arrow
bar_big image

The Royal Krunk Jazz Orkestra - 'Get It How You Live'

Anthony Dean-Harris
Editor-in-Chief
anthony.deanharris@nextbop.com / @i_ADH

Russell Gunn's Royal Krunk Jazz Orkestra has a lovely familiarity to it. Wes Funderburk & Gunn's arrangements for his large ensemble, headquartered out of Atlanta (and recorded at my own alma mater, Morehouse College), calls up numerous black musical influences, like it's an album that could play solidly through the Tom Joyner Morning Show, only interspersed by the radio soap "It's Your World". It's all laid out in their new album's introductory track, Get It How You Live's thesis-- that an intermingling of genres can find the right audience where fans from different quarters can end their squabbles. It's all in the choices: "Sybil's Blues" (otherwise known as the sample to Digable Planets' "Cool Like That", "If I Ever Fall in Love" by Shai, two DeBarge songs, Gunn's own "Lyne's Joint" (which has always sounded a couple steps away from being Janet Jackson's "I Get So Lonely"). Gunn has not chosen to make an album of jazz standards, but instead R&B encroaching on "old school joints", like the album is asking its listener what it knows about that music, youngblood? Thusly, like most other nostalgia-inducing works, Get It How You Live provides all the good feelings Gunn was going for so directly in these arrangements.

Alto saxophonist Brian Hogans' solo on Dionne Farris' composition,"Fair", is the moment this entire project becomes crystal clear. Plum in the middle of the pure presence that is Dionne Farris' persistently fantastic vocals and these sweeping horn arrangements, Hogans ensures all commences with a blastoff into the stars, leaving the listeners in the stratosphere before they knew it and making sure Farris takes the controls and brings us back to Earth yet again. It's a magnificent journey of an 11 minutes. "The Critic's Song" is an absolute jam-- high energy, just complex enough, with tenor saxophonist Brian Walton and Hogans trading off in the razzle dazzle in their solos. Pick a place on here and there's a moment somewhere to be clearly impressed.

It's also pretty clear that you can't have Dionne Farris around without asking her to play "Hopeless", a song that sounds just as good now as when she first sang it twenty years ago, particularly with Gunn's bold new arrangement (particularly that closing vamp out). It's a sign of the rapport the two have had for some years now, he putting things properly (almost preciously, but with detail and elbow grease) to highlight Farris' talents in addition to the various members of this ensemble. Gunn has worked with this big band for a year in Atlanta, impressing in live performances weekly until they were ready for the studio. This is a tested work with the ears Gunn wanted. This is an album that sounds great because there's already been a sense of agreement for some time-- from those making it and the crowds who not only heard it, but also felt it. It's an album that knows what works because it has already been working, the most ideal realization of a studio-recorded work.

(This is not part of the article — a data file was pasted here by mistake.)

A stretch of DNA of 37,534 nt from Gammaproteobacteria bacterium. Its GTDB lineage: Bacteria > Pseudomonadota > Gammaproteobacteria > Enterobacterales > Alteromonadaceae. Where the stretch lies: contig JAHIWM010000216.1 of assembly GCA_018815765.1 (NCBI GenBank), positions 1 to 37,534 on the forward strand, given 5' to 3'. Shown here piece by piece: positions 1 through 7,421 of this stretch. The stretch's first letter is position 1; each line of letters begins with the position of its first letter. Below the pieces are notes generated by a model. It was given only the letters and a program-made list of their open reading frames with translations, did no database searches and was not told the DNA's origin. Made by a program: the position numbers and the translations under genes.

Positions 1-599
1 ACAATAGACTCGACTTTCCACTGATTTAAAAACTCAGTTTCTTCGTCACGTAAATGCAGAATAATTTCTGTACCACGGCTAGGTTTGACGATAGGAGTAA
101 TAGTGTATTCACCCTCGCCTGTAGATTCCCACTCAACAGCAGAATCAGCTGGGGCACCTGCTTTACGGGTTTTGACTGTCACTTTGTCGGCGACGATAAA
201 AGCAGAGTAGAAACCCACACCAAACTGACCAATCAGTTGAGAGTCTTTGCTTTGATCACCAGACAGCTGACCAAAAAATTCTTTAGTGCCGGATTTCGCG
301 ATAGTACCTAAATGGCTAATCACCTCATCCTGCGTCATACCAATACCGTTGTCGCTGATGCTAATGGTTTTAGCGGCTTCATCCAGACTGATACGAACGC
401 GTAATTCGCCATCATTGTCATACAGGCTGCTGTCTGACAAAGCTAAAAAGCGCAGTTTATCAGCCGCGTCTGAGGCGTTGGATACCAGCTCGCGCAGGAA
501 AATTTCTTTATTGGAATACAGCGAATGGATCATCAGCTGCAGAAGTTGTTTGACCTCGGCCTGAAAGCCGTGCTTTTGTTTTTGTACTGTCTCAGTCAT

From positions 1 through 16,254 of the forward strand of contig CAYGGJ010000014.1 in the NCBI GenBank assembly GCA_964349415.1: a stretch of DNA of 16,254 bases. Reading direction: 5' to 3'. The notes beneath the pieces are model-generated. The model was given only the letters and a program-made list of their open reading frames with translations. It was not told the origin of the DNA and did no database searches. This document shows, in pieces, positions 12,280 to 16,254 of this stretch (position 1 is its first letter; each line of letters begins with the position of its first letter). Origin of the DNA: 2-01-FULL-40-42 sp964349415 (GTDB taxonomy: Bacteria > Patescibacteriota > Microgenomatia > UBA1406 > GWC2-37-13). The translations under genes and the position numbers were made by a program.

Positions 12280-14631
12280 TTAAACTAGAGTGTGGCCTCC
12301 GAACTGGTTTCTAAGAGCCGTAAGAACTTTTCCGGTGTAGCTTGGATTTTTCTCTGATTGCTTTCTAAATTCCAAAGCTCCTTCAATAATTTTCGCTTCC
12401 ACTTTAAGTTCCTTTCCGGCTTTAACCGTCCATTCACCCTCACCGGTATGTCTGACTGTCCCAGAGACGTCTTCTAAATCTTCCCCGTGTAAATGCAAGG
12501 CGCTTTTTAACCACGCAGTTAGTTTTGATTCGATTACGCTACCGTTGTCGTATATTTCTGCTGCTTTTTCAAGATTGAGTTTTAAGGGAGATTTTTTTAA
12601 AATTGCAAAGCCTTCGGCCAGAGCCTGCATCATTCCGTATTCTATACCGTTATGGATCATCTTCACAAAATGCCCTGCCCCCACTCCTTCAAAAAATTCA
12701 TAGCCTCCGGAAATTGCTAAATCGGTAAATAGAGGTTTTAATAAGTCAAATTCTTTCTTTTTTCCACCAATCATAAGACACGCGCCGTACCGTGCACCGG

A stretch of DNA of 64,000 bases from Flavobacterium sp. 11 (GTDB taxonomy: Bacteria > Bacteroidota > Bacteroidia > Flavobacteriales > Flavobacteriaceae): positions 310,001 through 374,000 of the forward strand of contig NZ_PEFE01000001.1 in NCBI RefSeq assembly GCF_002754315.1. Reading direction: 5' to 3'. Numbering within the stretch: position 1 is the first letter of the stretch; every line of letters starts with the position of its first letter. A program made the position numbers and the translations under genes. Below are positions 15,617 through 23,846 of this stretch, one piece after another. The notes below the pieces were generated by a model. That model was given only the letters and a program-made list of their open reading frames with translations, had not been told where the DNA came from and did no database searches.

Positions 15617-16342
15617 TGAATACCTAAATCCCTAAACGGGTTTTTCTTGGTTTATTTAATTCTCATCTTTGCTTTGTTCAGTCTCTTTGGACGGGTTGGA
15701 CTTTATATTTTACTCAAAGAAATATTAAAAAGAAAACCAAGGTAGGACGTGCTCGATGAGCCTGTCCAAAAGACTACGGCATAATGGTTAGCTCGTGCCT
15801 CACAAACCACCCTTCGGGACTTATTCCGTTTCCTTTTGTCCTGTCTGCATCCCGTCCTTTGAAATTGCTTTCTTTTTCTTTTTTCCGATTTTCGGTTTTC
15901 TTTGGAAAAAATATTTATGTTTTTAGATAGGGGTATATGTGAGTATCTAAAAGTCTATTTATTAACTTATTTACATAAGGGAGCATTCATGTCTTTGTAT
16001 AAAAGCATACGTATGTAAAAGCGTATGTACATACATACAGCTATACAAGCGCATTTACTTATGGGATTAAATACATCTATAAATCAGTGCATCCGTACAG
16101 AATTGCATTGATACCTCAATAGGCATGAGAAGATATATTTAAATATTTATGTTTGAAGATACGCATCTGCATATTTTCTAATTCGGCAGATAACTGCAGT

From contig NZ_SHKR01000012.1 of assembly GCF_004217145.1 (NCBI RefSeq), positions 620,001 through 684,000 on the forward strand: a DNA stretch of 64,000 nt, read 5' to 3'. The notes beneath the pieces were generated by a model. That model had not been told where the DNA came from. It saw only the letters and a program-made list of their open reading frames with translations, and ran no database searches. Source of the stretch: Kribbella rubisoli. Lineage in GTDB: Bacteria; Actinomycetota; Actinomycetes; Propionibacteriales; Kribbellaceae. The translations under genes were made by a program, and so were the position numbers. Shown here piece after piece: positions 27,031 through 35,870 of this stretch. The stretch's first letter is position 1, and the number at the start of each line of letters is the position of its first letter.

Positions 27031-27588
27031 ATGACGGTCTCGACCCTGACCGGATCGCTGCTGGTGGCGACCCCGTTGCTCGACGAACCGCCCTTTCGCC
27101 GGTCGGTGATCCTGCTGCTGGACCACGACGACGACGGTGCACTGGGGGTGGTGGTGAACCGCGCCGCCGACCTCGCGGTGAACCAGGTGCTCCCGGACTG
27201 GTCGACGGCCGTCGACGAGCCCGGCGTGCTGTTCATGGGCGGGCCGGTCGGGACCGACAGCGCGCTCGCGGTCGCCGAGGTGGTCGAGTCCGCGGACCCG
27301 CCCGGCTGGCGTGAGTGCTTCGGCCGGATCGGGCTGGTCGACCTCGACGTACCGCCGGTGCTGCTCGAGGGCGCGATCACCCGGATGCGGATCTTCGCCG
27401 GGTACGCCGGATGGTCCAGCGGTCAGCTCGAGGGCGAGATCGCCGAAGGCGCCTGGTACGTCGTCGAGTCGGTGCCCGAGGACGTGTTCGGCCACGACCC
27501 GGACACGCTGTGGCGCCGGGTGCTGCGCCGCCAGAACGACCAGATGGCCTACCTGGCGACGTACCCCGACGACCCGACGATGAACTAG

Ultimately, this is music that's a delight to listen to, wearing its heart on its sleeve. It's the kind of music that's a really easy layup-- it scores the points, there's a simple finesse in seeing it done, and it's only impressive to witness in just the right context.

Get It How You Live, the new album from Russell Gunn's Royal Krunk Jazz Orkestra, is out now on Ropeadope.

Executive Producer: Russell Gunn
Engineer: Mike Schenck
Recorded at the Ray Charles Performing Arts Center at Morehouse College Atlanta, Georgia
Mixed and Mastered by “Super” Dave Darlington at Bass Hit Studios NY

Russell Gunn – producer, conductor, arranger, composer, trumpet
Wes Funderburk – arranger
Trumpets - Curtis Watson, Lee King, Melvin Jones, Daniel Harper, Ali Barr, Darren English
Saxophones - Akeem Marable (A), Brian Hogans (A), Mike Walton (T), Jamel Mitchell (T), Eric Fontaine (B) (alto clarinet), James Robertson (A)
Trombones - Saunders Sermons, Derrick Jackson, Derrick White, Tom Gibson
Vocals - Dionne Farris, Dashill Smith
Rhythm Section - Che Marshall (Drums), Tabari Lake (Bass), Phil Davis (Keys), Rod Harris Jr. (Guitar), Ali Barr (Percussion)

Featured Soloists
Dionne Farris (vocals) – Fair, Hopeless, Switch Medley, Ballad Of The Sad Young Men
Dashill Smith (vocals) – Intro, The Critic’s Song
Darren English (trumpet) – Intro
Eric Fontaine (alto clarinet) - Intro
Brian Hogans (alto sax) – The Critic’s Song, Fair
Theo Croker (trumpet) – Sybil’s Blues
Phil Davis (keys breath controller) – Fair, Hopeless, Lyne’s Joint
Mike Walton (tenor sax) – The Critic’s Song
Melvin Jones (trumpet) – Lyne’s Joint, Ballad Of The Sad Young Men
Saunders Sermons (trombone) – Sybil’s Blues
Russell Gunn (trumpet) – If I Ever Fall In Love

Nextbop editor Anthony Dean-Harris hosts the modern jazz radio show, The Line-Up, Fridays at 9pm CST on 91.7 FM KRTU San Antonio and is also a contributing writer to DownBeat Magazine and the San Antonio Current. You should follow him on Twitter.

Help us better serve you by donating to Patreon.com/Nextbop and join our album of the month club!